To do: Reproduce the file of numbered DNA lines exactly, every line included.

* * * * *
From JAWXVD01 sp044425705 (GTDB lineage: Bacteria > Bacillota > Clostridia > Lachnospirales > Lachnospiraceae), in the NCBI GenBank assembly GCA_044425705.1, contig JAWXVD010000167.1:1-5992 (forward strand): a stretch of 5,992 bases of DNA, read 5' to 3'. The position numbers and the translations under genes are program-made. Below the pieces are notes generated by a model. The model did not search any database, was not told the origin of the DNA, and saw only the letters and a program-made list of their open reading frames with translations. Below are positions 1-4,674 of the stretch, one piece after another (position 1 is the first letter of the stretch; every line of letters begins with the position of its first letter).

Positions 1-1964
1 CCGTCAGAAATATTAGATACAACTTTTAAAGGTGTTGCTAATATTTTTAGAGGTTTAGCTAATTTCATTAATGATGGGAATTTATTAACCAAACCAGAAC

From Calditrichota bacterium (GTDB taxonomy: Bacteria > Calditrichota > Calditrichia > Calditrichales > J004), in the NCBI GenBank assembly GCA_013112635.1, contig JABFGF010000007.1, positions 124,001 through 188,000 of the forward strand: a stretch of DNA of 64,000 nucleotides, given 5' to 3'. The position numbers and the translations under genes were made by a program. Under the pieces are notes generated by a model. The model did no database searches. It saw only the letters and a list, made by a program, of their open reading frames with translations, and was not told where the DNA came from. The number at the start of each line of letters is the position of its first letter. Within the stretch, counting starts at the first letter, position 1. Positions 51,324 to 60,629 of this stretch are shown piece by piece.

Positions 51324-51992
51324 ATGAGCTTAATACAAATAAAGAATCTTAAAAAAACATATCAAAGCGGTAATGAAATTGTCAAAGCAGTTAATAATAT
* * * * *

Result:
From JAWXVD01 sp044425705 (GTDB lineage: Bacteria > Bacillota > Clostridia > Lachnospirales > Lachnospiraceae), in the NCBI GenBank assembly GCA_044425705.1, contig JAWXVD010000167.1:1-5992 (forward strand): a stretch of 5,992 bases of DNA, read 5' to 3'. The position numbers and the translations under genes are program-made. Below the pieces are notes generated by a model. The model did not search any database, was not told the origin of the DNA, and saw only the letters and a program-made list of their open reading frames with translations. Below are positions 1-4,674 of the stretch, one piece after another (position 1 is the first letter of the stretch; every line of letters begins with the position of its first letter).

Positions 1-1964
1 CCGTCAGAAATATTAGATACAACTTTTAAAGGTGTTGCTAATATTTTTAGAGGTTTAGCTAATTTCATTAATGATGGGAATTTATTAACCAAACCAGAAC

From Calditrichota bacterium (GTDB taxonomy: Bacteria > Calditrichota > Calditrichia > Calditrichales > J004), in the NCBI GenBank assembly GCA_013112635.1, contig JABFGF010000007.1, positions 124,001 through 188,000 of the forward strand: a stretch of DNA of 64,000 nucleotides, given 5' to 3'. The position numbers and the translations under genes were made by a program. Under the pieces are notes generated by a model. The model did no database searches. It saw only the letters and a list, made by a program, of their open reading frames with translations, and was not told where the DNA came from. The number at the start of each line of letters is the position of its first letter. Within the stretch, counting starts at the first letter, position 1. Positions 51,324 to 60,629 of this stretch are shown piece by piece.

Positions 51324-51992
51324 ATGAGCTTAATACAAATAAAGAATCTTAAAAAAACATATCAAAGCGGTAATGAAATTGTCAAAGCAGTTAATAATAT